Copper amine oxidases (CuAOs) are metalloenzymes that reduce molecular oxygen to hydrogen peroxide during catalytic turnover of primary amines. In addition to Cu2+ in the active site, two peripheral calcium sites, similar to 32 angstrom from the active site, have roles in Escherichia coli amine oxidase (ECAO). The buried Cu2+ (Asp533, Leu534, Asp535, Asp678, and Ala679) is essential for full-length protein production, while the surface Cu2+ (Glu573, Tyr667, Asp670, and Glu672) modulates biogenesis of the 2,4,5-trihydroxyphenylalanine quinone (TPQ) cofactor. The E573Qmutation at the surface site prevents calcium binding and TPQ biogenesis. However, TPQ biogenesis can be restored by a suppressor mutation (I342F) in the proposed oxygen delivery channel to the active site. While supporting TPQ biogenesis (similar to 60%WTECAO TPQ), I342F/E573Qhas almost no amine oxidase activity (similar to 4.6% WTECAO activity). To understand how these long-range mutations have major effects on TPQ biogenesis and catalysis, we employed ultraviolet-visible spectroscopy, steady-state kinetics, inhibition assays, and X-ray crystallography. We show that the surface metal site controls the equilibrium (disproportionation) of the Cu2+ -substrate reduced TPQ(TPQ(AmQ)) CutTPQsemiquinone (TPQ(SQ)) couple. Removal of the calcium ion from this site by chelation or mutagenesis shifts the equilibrium to Cu2+-TPQ(SQ) or destabilizes Cu+-TPQ(SQ): Crystal structure analysis shows that TPQ biogenesis is stalled at deprotonation in the Cu2+-tyrosinate state: Our findings support WTECAO using the inner sphere electron transfer mechanism for oxygen reduction during catalysis, and while a Cu+-tyrosyl radical intermediate is not essential for TPQ biogenesis, it is required for efficient biogenesis.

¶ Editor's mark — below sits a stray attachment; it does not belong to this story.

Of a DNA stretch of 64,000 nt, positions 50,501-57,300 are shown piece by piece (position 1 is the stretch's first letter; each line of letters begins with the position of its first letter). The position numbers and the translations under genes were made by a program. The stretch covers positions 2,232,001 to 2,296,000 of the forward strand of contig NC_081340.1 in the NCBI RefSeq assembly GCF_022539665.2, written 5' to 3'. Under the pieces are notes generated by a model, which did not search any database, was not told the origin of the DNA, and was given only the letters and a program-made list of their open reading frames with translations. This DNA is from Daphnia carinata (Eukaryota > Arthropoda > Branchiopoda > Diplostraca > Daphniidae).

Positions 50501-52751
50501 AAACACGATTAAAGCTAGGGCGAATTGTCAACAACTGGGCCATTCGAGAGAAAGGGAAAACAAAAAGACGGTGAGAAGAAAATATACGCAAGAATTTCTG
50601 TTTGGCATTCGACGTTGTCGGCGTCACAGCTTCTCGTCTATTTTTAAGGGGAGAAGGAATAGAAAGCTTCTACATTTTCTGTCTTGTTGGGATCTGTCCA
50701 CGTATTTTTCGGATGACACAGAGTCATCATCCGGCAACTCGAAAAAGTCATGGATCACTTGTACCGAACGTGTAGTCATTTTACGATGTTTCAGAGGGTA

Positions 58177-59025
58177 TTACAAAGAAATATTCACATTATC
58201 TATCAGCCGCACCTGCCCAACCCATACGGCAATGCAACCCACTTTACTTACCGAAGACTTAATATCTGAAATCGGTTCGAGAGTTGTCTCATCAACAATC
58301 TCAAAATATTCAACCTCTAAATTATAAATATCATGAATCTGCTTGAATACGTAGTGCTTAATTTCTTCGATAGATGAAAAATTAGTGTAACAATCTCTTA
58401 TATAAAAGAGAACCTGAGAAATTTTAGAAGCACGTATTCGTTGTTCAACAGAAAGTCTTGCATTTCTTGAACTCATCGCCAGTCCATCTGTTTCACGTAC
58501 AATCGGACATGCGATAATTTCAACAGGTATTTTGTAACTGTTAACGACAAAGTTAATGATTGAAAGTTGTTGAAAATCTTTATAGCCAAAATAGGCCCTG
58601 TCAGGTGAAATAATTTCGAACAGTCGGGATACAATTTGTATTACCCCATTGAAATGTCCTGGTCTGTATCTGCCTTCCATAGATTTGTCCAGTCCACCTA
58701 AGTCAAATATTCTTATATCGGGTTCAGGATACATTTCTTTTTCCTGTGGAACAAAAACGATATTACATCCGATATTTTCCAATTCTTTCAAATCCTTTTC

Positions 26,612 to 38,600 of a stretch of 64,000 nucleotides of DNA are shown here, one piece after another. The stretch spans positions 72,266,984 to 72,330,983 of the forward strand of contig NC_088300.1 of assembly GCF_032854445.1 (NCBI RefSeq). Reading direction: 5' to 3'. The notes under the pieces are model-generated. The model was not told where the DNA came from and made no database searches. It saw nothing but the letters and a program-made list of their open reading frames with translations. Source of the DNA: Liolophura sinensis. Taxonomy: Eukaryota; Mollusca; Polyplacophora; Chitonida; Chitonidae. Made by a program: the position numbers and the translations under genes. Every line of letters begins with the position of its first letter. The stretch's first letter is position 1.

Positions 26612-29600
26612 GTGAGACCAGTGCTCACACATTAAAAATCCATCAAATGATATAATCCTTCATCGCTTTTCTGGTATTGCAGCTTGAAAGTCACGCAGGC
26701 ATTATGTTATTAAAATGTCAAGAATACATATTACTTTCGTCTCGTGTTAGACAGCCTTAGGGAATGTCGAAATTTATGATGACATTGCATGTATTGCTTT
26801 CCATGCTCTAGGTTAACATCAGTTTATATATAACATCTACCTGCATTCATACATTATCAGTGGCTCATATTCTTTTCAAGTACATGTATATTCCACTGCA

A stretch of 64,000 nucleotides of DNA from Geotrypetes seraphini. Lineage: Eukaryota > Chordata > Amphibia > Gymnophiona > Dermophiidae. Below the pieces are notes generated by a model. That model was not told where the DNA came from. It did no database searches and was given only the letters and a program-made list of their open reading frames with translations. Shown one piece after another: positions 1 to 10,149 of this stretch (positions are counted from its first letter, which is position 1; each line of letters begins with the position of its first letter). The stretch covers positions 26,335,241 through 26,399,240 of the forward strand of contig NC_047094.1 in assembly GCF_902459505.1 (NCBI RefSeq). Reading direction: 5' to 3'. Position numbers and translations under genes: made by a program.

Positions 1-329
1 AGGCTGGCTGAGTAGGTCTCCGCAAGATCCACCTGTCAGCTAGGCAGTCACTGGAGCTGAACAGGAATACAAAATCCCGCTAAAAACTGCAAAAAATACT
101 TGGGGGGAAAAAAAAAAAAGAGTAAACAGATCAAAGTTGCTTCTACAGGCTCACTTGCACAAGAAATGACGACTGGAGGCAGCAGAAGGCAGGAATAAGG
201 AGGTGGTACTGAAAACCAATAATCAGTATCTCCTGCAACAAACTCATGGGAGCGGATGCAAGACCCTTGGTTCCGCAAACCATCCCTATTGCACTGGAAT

- INTRAMOLECULAR ELECTRON-TRANSFER
- OXIDATIVE HALF-REACTION
- OXIDASE/VASCULAR ADHESION PROTEIN-1
- QUINONE COFACTOR BIOGENESIS
- ACTIVE-SITE COPPER
- CATALYTIC MECHANISM
- TOPA QUINONE